Retrospectives are my favorite of all the scrum activities because they represent the opportunity to reflect on how we are implementing and to adjust our behavior to be more effective.
I have said to my teams on many occasions that if I were forced to choose only one scrum ceremony that my choice, without hesitation or reservation, would be the retrospective. Without it, how could we ever expect to improve? What essential difference would an “Agile” project have over the many death march projects that teams have come to accept?
In 2002, Jim Johnson of the Standish Group (made famous by their Chaos Report of software project “success”) presented findings of features and functions used in a typical system. The number of features that were never or rarely used totaled a whopping 64% while sometimes, often and always weighed in with 16%, 13% and 7% respectively. For those acquainted with the Pareto principle (80/20 rule), notice how the often and always used features – those things we should concentrate on building for our customers and those things things that bring us the most value – is exactly 80%.
In other words, a great deal of our effort is generally spent creating things that customers do not use or want.
Agile processes promote sustainable development. The sponsors, developers, and users should be able to maintain a constant pace indefinitely.
When I think on this principle I cannot help but think about the potential “dark side” of agile and how it can be misunderstood and implemented incorrectly.
Metrics. Metrics. Metrics. We love numbers. We measure and put numbers to all kinds of things. We use these numbers to mark our projects as red, yellow and red (of course, the project is always green until there are a few weeks left when someone finally blinks and acknowledges reality and begins to use yellow or, god forbid, red).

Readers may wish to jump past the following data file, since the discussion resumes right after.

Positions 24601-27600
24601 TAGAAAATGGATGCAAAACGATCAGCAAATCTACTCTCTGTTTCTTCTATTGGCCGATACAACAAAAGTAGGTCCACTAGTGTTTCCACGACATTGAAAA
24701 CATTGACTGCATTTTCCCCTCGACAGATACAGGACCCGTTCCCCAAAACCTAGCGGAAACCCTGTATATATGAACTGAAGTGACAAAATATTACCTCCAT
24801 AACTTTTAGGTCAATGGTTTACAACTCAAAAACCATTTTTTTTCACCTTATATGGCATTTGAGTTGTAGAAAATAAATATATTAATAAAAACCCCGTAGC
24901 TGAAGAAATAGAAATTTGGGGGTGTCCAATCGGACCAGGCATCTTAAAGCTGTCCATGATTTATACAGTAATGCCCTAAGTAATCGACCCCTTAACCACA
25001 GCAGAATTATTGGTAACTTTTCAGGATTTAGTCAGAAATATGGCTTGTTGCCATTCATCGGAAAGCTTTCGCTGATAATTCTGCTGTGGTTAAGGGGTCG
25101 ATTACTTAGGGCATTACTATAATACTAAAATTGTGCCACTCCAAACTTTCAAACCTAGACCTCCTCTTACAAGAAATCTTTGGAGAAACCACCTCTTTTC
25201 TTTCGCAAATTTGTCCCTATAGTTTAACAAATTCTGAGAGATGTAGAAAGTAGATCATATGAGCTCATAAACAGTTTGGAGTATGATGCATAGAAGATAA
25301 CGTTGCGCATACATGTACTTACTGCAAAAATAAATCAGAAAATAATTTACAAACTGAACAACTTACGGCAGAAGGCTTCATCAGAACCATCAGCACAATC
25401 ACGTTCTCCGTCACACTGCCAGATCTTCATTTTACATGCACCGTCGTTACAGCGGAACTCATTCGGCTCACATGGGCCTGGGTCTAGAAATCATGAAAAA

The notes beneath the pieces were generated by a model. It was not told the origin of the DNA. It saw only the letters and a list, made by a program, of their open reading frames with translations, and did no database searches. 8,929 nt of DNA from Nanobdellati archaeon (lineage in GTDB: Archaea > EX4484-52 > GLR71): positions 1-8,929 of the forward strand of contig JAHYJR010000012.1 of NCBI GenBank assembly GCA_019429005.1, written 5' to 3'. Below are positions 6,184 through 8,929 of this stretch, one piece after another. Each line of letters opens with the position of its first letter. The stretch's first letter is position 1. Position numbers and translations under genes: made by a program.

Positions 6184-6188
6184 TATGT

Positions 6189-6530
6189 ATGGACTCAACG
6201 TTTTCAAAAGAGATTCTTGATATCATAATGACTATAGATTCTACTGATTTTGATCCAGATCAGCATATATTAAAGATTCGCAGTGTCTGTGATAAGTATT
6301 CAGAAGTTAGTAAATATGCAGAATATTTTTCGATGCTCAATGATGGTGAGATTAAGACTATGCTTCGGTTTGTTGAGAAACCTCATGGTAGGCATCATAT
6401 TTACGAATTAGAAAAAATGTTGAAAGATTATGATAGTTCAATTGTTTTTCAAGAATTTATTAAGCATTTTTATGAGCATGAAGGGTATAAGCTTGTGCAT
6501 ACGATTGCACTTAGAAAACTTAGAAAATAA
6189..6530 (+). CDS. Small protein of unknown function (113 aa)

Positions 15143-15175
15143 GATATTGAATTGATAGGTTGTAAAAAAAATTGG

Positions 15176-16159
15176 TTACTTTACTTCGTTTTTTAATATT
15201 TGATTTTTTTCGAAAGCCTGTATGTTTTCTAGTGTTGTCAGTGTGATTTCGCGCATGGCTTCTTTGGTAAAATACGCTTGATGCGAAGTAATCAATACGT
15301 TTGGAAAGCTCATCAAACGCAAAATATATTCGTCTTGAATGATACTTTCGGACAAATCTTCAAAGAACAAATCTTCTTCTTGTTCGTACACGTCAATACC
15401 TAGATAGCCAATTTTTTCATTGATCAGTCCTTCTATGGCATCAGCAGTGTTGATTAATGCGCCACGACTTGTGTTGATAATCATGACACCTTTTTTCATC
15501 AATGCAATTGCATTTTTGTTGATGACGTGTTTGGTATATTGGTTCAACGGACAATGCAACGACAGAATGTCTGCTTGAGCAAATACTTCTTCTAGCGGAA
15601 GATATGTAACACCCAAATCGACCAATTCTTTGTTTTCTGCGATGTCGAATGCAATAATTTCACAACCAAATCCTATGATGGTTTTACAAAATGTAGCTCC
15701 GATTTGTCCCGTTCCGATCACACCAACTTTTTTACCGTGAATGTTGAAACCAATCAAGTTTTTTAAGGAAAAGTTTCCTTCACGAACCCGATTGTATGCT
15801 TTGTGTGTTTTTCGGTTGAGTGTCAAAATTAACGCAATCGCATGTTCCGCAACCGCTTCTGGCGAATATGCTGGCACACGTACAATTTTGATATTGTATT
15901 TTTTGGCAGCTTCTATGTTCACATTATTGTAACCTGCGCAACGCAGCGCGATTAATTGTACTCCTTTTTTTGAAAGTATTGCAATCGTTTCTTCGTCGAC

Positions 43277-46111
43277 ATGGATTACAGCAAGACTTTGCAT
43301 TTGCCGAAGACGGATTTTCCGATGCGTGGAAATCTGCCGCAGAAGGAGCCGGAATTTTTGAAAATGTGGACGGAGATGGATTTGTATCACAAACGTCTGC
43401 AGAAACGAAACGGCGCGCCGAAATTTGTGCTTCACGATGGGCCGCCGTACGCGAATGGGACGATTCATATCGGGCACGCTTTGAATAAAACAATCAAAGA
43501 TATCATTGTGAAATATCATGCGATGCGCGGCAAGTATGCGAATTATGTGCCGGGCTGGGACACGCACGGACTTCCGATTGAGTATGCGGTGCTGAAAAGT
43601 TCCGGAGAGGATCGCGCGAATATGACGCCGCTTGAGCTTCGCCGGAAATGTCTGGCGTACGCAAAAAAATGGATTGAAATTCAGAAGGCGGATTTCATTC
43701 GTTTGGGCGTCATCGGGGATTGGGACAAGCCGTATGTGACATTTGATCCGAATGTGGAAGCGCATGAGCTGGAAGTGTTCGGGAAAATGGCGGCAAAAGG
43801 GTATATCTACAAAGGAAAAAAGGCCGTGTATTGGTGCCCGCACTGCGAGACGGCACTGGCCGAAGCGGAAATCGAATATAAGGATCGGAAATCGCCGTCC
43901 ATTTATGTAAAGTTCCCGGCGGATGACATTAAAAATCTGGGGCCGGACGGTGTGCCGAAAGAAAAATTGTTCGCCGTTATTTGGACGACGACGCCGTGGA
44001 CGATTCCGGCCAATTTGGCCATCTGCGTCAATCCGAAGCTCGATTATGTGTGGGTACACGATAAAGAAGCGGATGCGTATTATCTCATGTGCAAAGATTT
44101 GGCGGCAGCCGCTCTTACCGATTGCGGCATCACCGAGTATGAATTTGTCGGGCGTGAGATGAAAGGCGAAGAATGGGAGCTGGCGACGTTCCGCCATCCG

Unfortunately, in our headlong rush to create metrics we tend to forget the why of what we are doing. Numbers and statuses become an end unto themselves.
The most efficient and effective method of conveying information to and with a development team is face to face conversation.
Since there are so many misconceptions about miscommunication around agile, I created my business cards to contain the entire Agile Manifesto so that when people confuse scrum framework with agile philosophy or say, “This is agile blah, blah, blah,” I can hand them my card and say, “This is agile.”
Then I let them know that agile is nothing more than a philosophy, a series of values and principles.
If I had to take exception to any value or principle this would have to be the one.
While I have the utmost of respect for the original Agile signatories, they made a slight mistake because this principle refers to only projects. I have ranted often enough about the distinction between project and product management (See this post for more), but it is important to understand that Agile works best when we build a product (not a project) mindset. By having a principle that mentions projects might hinder folks from transforming their thinking to product-centric thinking.
I quote this principle verbatim to all the teams I coach constantly because it is the only completely prescriptive principle. While other principles use more vague words like “early”, “late” or “shorter”, “daily” is not open to negotiation or interpretation. The word “must” is also unequivocal as are the roles described.
That prompts the following question – why were the founders of Agile so strident with this principle while allowing for broader interpretation with all other values and principles?
While there are many people who believe that the key reason to adopt agile frameworks and methods is for increased productivity, I tend to find this to be more a healthy byproduct of a team working together over time (and thus could be found in other methodologies).
The real benefits of agile lies in greater transparency, predictability and faster time to market.
The third agile principle speaks directly to these, especially quicker time to market.
The world changes fast. The software development world changes faster.
Locking into a long term plan and remaining steadfast to that plan might bring comfort when the world around us is awash in change, but it doesn’t give the flexibility necessary to remain competitive.
The interesting thing about big upfront design is the gall it takes to even begin to believe that all can be known at the beginning of a complex endeavor. This harkens back to some of my earlier posts, including Software Development is Communication, where I argue that those in charge of software development decisions (like team size, composition, physical location, etc.) have no clue about software development. Software development is most often a complex undertaking.